2014, 112 minutes, color, U.S.A.
The purpose of civilization and growth is to be able to reach out and empathize with other people…For me the movies are like a machine that generates empathy.
— Roger Ebert
In 2013, we lost Roger Ebert—arguably the nation’s best-known and most influential movie critic. Based on his memoir of the same name, Life Itself recounts Ebert’s fascinating and flawed journey—from politicized school newspaperman, to Chicago Sun-Times movie critic, to Pulitzer Prize winner, to television household name, to the miracle of finding love at 50, and finally his “third act” as a major voice on the Internet when he could no longer physically speak.
Filmmaker Steve James masterfully uncovers the snags and strains hidden under Ebert’s prominence, including his battle with alcohol; his ongoing, sometimes ruthless, conflict with fellow critic Gene Siskel; and scorching debates among film critics about whether their television show reduced criticism to “consumer advice.” Ebert bridged high and low culture, defending film as a populist medium even as he championed films that challenged mainstream aesthetics and expectations. Insisting on bare honesty, Life Itself is as much a love letter to Ebert as it is an expression of Ebert’s own love—for his family, humanity in general, and, of course, the movies.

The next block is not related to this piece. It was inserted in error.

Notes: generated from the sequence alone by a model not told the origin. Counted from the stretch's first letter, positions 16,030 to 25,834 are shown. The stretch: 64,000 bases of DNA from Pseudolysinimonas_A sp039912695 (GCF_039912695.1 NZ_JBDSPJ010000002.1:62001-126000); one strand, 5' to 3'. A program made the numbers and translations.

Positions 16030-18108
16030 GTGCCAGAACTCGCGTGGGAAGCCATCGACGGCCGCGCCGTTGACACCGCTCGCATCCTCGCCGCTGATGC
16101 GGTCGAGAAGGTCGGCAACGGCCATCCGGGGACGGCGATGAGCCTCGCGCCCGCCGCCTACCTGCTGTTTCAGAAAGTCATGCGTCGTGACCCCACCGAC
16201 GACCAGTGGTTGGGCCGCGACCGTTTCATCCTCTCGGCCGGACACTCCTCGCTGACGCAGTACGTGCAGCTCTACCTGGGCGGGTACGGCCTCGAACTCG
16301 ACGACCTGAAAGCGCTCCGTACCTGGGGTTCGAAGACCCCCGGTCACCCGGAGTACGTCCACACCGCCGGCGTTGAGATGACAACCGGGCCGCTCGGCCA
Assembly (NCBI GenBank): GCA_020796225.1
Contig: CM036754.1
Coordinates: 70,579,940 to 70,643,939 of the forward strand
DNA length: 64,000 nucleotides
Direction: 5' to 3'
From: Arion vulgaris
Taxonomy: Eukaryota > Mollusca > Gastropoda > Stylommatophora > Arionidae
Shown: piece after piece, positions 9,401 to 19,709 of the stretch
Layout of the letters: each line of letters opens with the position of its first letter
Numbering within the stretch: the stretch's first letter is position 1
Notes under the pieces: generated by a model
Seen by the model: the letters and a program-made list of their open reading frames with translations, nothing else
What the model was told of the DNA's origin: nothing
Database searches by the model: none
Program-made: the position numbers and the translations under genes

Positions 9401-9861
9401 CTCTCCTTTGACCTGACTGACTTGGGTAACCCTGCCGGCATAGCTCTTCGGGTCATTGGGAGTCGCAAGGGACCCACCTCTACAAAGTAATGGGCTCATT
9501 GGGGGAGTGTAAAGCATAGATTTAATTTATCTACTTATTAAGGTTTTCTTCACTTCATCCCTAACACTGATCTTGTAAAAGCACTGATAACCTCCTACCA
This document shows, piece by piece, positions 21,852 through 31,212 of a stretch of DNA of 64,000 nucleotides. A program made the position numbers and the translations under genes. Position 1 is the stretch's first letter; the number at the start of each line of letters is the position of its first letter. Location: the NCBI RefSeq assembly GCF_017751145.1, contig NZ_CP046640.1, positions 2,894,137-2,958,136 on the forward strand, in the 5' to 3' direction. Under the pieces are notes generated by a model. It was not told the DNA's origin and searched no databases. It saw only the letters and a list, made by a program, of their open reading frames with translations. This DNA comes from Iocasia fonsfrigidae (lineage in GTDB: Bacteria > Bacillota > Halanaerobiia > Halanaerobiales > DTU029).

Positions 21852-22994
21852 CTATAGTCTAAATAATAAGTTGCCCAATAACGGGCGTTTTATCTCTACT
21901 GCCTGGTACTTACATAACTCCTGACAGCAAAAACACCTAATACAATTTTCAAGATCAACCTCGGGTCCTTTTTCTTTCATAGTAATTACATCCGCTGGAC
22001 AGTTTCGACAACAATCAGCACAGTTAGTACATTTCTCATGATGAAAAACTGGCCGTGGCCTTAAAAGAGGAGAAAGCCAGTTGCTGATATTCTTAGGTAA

Director: Steve James
Executive Producers: Martin Scorsese, Steven Zaillian, Michael W. Ferro Jr, Gordon Quinn, Justine Nagan, Kat White, Mark Mitten, CNN Films: Vinnie Malhotra, Amy Entelis
Producers: Zak Piper, Steve James, Garrett Basch
Co-producers: Emily Hart, Josh Schollmeyer
Cinematographer: Dana Kupper
Editor: David E. Simpson
Composer: Joshua Abrams